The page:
A NEW MACHRIE ON ISLAY
Islay is synonymous with whisky pilgrimages, and most visitors to the island are there to sample and buy the strongly flavoured peat whiskies of Ardbeg, Laphroaig and Lagavulin, or the lighter ones of Bowmore and Bruichladdich.
But golfers have also been visiting Islay for the best part of a century, to the Machrie links on Laggan Bay. Willie Campbell built a championship course in the dunes there in the 1890s which endured as a raw and wild links for many years, with numerous blind shots over and around the dunes.
A new Machrie emerged in 2017 with a significant overhaul of the original design by former European Tour player D J Russell. He’s created a remarkable links, unique in having just a handful of bunkers sprinkled around the 18 holes.The Machrie I played in August is one of the most enjoyable links in Scotland in terms of playability.Wide fairways give you a sense of freedom, although there are still enough tight tee shots to catch your attention. It retains its old wonderful routing where holes are continually changing direction, and Russell has fashioned strikingly varied and challenging greens complexes with a notable lack of sand to defend them.
The unspoiled setting on a broad and long stretch of deserted beach is what makes the Machrie such a magical place to spend time.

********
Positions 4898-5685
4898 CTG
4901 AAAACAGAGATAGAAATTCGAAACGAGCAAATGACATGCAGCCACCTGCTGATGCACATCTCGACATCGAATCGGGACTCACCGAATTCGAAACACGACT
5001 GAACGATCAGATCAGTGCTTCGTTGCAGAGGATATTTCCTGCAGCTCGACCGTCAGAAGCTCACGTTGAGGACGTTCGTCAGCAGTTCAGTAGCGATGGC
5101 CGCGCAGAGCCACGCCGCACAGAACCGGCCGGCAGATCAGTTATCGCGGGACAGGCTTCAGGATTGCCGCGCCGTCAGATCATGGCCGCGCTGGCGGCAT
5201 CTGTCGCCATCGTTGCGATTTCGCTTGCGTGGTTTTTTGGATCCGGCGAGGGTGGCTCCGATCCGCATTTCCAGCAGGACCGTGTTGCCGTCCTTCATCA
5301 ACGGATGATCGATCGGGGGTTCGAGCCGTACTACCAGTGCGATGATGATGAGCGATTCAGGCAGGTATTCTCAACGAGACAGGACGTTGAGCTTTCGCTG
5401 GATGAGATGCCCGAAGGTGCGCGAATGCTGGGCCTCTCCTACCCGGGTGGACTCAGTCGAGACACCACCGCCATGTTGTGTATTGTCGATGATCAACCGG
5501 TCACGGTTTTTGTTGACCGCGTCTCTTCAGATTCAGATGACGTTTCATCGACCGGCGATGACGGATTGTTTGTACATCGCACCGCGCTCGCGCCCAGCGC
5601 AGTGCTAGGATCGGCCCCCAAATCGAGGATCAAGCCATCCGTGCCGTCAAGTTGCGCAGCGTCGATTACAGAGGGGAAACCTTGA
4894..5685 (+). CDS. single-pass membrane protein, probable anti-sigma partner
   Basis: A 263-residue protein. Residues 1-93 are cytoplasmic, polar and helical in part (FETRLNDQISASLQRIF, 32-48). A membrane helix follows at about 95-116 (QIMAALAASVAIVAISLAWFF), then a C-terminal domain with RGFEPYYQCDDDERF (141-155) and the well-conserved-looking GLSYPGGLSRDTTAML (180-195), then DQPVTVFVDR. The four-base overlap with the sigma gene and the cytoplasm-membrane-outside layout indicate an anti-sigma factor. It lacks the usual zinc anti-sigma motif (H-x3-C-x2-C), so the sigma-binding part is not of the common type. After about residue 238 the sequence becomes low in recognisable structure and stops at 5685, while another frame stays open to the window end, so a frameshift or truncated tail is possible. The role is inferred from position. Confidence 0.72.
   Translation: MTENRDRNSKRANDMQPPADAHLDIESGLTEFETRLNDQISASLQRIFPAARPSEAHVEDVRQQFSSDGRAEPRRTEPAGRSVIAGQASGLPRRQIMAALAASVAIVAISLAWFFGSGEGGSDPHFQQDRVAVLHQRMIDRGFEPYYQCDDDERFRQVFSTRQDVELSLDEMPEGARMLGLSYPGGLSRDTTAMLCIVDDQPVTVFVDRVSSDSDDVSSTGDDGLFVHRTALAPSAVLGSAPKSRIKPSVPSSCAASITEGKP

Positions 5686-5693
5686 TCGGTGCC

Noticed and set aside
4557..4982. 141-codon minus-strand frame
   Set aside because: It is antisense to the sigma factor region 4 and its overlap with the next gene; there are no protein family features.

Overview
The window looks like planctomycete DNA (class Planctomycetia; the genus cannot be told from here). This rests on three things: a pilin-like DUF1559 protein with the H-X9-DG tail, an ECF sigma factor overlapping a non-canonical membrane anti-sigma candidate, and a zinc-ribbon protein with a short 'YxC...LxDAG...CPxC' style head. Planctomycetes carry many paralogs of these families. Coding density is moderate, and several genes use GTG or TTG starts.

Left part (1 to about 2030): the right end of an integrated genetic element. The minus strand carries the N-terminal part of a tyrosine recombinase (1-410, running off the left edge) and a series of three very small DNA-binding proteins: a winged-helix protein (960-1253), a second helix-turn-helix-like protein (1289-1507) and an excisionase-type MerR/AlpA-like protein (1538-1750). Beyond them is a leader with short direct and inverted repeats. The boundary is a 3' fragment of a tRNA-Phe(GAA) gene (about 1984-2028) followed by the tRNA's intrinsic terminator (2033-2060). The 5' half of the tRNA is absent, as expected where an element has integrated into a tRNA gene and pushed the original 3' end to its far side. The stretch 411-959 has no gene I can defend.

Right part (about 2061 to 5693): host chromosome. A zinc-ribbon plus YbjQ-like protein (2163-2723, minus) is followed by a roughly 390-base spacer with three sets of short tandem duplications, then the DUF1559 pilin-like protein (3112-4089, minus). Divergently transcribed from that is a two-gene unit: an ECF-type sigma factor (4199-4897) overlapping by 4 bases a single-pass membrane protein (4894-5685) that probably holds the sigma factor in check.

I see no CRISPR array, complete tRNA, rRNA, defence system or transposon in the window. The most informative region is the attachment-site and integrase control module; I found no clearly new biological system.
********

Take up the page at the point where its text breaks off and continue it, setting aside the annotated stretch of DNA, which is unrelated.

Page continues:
The Machrie is not an easy course to reach from Glasgow, unless you fly in with Logan Air to the airport close by. My own journey had entailed three separate ferries from Ardrossan, via Arran and Kintyre, and the new links will attract enthusiasts for whom remoteness appeals. Scotland is all about the choice between the high road and low road and taking the slow route to Islay is part of the adventure. Having early morning coffee and rolls at the Sandwich Station (run by an exZimbabwean woman) at the Lochranza ferry, a seafood lunch in the harbour village of Tarbet, and discovering the scenic 9-hole course at Caradale.
The Machrie’s new look is due to the development of an upmarket hotel on the property, overlooking the 18th green.There has always been accommodation there, but it had fallen into disrepair over the years.The new Machrie Hotel opened in September and provides much needed rooms on an island where accommodation is at a premium during the summer.There’s a range, fitting studio, and a par-3 course on which to practice or have fun.
The Machrie today is one of the best 20 courses in Scotland, with superb conditioning of the kind you only expect at Open venues. Any visit here should be combined with one to Machrihanish and Machrihanish Dunes near Campbeltown, both already among the top 20. Old Machrihanish is not to be missed, while the adjoining Dunes, a modern McLay Kidd design, is less satisfying and suffers from erratic conditioning. Open for nine years, it still only has a humble hut for golfers.
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